Ching-Jen Chen, Cheng-Chia Lee, Hideyuki Kano, Kathryn N. Kearns, Dale Ding, Shih-Wei Tzeng, Ahmet Atik, Krishna Joshi, Gene H. Barnett, Paul P. Huang, Douglas Kondziolka, David Mathieu, Christian Iorio-Morin, Inga S. Grills, Thomas J. Quinn, Zaid A. Siddiqui, Kim Marvin, Caleb Feliciano, Andrew Faramand, L. Dade Lunsford, and Jason P. Sheehan
Contrary to the better described obliteration- and hemorrhage-related data after stereotactic radiosurgery (SRS) of brain arteriovenous malformations (AVMs) in pediatric patients, estimates of the rarer complications, including cyst and tumor formation, are limited in the literature. The aim of the present study was to assess the long-term outcomes and risks of SRS for AVMs in pediatric patients (age < 18 years).
The authors retrospectively analyzed the International Radiosurgery Research Foundation pediatric AVM database for the years 1987 to 2018. AVM obliteration, post-SRS hemorrhage, cyst formation, and tumor formation were assessed. Cumulative probabilities, adjusted for the competing risk of death, were calculated.
The study cohort comprised 539 pediatric AVM patients (mean follow-up 85.8 months). AVM obliteration was observed in 64.3% of patients, with cumulative probabilities of 63.6% (95% CI 58.8%–68.0%), 77.1% (95% CI 72.1%–81.3%), and 88.1% (95% CI 82.5%–92.0%) over 5, 10, and 15 years, respectively. Post-SRS hemorrhage was observed in 8.4% of patients, with cumulative probabilities of 4.9% (95% CI 3.1%–7.2%), 9.7% (95% CI 6.4%–13.7%), and 14.5% (95% CI 9.5%–20.5%) over 5, 10, and 15 years, respectively. Cyst formation was observed in 2.1% of patients, with cumulative probabilities of 5.5% (95% CI 2.3%–10.7%) and 6.9% (95% CI 3.1%–12.9%) over 10 and 15 years, respectively. Meningiomas were observed in 2 patients (0.4%) at 10 and 12 years after SRS, with a cumulative probability of 3.1% (95% CI 0.6%–9.7%) over 15 years.
AVM obliteration can be expected after SRS in the majority of the pediatric population, with a relatively low risk of hemorrhage during the latency period. Cyst and benign tumor formation after SRS can be observed in 7% and 3% of patients over 15 years, respectively. Longitudinal surveillance for delayed neoplasia is prudent despite its low incidence.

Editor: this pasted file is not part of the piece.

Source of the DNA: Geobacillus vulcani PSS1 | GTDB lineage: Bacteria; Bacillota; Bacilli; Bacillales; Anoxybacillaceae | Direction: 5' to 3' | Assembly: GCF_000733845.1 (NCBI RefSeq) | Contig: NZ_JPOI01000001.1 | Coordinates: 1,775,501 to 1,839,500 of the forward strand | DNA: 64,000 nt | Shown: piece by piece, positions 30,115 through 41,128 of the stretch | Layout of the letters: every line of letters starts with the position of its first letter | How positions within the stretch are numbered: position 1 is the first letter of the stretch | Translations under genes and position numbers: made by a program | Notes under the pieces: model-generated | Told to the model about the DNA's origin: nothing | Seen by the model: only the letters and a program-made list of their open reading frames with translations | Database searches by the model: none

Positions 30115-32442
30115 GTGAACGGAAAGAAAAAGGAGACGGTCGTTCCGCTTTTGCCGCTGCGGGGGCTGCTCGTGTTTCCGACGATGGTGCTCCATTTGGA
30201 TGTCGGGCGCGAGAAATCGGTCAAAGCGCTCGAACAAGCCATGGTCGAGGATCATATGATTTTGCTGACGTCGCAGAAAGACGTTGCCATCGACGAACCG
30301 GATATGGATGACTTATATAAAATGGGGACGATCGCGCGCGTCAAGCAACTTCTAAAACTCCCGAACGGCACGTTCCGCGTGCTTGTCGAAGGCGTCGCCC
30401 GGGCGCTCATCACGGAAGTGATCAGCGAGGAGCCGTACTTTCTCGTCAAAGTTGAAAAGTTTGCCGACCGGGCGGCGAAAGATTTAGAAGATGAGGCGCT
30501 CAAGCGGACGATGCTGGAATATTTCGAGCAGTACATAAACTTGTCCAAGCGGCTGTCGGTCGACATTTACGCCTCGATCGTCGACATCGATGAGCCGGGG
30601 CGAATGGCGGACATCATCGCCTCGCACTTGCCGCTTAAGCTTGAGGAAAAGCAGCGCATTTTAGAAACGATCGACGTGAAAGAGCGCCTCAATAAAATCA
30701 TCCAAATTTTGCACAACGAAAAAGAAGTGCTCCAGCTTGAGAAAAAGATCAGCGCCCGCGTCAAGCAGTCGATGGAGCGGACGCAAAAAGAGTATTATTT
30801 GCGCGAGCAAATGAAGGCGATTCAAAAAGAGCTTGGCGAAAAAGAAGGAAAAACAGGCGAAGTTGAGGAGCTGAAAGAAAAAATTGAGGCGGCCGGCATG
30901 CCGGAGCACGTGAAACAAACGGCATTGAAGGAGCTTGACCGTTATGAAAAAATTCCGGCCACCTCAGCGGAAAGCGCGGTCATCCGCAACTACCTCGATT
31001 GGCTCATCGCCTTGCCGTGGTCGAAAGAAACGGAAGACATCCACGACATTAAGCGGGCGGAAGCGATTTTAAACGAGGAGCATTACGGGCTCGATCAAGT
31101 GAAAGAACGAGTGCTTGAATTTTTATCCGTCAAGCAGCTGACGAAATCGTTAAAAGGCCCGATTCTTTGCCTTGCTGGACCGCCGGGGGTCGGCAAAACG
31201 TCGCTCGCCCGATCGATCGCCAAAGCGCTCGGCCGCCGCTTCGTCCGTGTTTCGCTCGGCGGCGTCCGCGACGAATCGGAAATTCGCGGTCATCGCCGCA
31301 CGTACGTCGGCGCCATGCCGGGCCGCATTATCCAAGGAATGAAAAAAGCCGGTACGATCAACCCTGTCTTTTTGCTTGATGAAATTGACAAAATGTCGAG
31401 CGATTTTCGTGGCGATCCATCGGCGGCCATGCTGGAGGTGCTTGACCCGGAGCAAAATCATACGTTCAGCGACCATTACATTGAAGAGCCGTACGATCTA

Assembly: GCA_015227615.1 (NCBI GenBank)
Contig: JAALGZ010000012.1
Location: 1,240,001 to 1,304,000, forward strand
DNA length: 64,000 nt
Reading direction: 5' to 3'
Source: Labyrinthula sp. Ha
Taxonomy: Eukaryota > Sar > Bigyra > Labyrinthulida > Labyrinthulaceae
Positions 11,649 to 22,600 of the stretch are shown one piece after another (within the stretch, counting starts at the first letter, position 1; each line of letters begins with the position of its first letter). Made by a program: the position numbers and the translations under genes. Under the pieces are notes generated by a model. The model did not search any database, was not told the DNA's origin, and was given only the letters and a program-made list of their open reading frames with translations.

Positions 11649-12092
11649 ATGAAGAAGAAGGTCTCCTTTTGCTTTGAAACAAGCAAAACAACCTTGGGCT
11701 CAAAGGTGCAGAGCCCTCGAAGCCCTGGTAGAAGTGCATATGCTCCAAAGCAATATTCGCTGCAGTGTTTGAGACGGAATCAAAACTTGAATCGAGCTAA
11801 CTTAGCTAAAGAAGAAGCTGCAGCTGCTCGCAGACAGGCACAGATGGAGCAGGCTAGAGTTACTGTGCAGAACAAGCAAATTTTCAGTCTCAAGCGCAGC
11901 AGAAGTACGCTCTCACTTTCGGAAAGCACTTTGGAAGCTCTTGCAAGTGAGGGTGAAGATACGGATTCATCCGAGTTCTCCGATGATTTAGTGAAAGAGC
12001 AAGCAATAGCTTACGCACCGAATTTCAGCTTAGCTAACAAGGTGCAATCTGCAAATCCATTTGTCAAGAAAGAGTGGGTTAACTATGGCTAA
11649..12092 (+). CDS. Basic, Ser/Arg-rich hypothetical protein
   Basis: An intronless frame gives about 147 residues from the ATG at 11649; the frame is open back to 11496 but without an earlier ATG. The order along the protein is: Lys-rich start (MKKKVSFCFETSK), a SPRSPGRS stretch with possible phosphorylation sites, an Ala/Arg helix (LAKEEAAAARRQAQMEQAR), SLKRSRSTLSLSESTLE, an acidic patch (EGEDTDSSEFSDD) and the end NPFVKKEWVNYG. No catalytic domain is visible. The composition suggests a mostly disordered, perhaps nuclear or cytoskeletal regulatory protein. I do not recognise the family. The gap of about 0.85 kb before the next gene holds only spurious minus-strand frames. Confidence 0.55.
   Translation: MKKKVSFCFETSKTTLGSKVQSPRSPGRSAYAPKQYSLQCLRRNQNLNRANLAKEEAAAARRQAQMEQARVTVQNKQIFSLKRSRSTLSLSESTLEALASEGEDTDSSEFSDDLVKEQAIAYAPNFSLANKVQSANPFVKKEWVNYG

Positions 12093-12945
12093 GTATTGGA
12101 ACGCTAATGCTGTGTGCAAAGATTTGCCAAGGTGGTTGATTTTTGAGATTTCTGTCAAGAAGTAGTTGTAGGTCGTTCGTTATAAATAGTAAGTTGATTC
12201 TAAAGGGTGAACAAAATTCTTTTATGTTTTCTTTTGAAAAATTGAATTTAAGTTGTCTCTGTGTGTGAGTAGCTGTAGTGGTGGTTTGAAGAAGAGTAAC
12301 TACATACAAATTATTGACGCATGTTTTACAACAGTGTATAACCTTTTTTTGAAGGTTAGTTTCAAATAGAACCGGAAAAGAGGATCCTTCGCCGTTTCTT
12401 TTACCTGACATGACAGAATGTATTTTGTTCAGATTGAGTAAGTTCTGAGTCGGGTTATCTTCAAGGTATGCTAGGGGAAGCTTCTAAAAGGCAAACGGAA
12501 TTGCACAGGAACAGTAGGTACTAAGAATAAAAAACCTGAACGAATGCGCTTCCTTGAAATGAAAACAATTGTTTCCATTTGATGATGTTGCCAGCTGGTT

Rebecca M. Burke, Ching-Jen Chen, Dale Ding, Thomas J. Buell, Jennifer D. Sokolowski, Cheng-Chia Lee, Hideyuki Kano, Kathryn N. Kearns, Shih-Wei Tzeng, Huai-che Yang, Paul P. Huang, Douglas Kondziolka, Natasha Ironside, David Mathieu, Christian Iorio-Morin, Inga S. Grills, Caleb Feliciano, Gene H. Barnett, Robert M. Starke, L. Dade Lunsford, and Jason P. Sheehan
Stereotactic radiosurgery (SRS) is a treatment option for pediatric brain arteriovenous malformations (AVMs), and early obliteration could encourage SRS utilization for a subset of particularly radiosensitive lesions. The objective of this study was to determine predictors of early obliteration after SRS for pediatric AVMs.
The authors performed a retrospective review of the International Radiosurgery Research Foundation AVM database. Obliterated pediatric AVMs were sorted into early (obliteration ≤ 24 months after SRS) and late (obliteration > 24 months after SRS) responders. Predictors of early obliteration were identified, and the outcomes of each group were compared.
The overall study cohort was composed of 345 pediatric patients with obliterated AVMs. The early and late obliteration cohorts were made up of 95 (28%) and 250 (72%) patients, respectively. Independent predictors of early obliteration were female sex, a single SRS treatment, a higher margin dose, a higher isodose line, a deep AVM location, and a smaller AVM volume. The crude rate of post-SRS hemorrhage was 50% lower in the early (3.2%) than in the late (6.4%) obliteration cohorts, but this difference was not statistically significant (p = 0.248). The other outcomes of the early versus late obliteration cohorts were similar, with respect to symptomatic radiation-induced changes (RICs), cyst formation, and tumor formation.
Approximately one-quarter of pediatric AVMs that become obliterated after SRS will achieve this radiological endpoint within 24 months of initial SRS. The authors identified multiple factors associated with early obliteration, which may aid in prognostication and management. The overall risks of delayed hemorrhage, RICs, cyst formation, and tumor formation were not statistically different in patients with early versus late obliteration.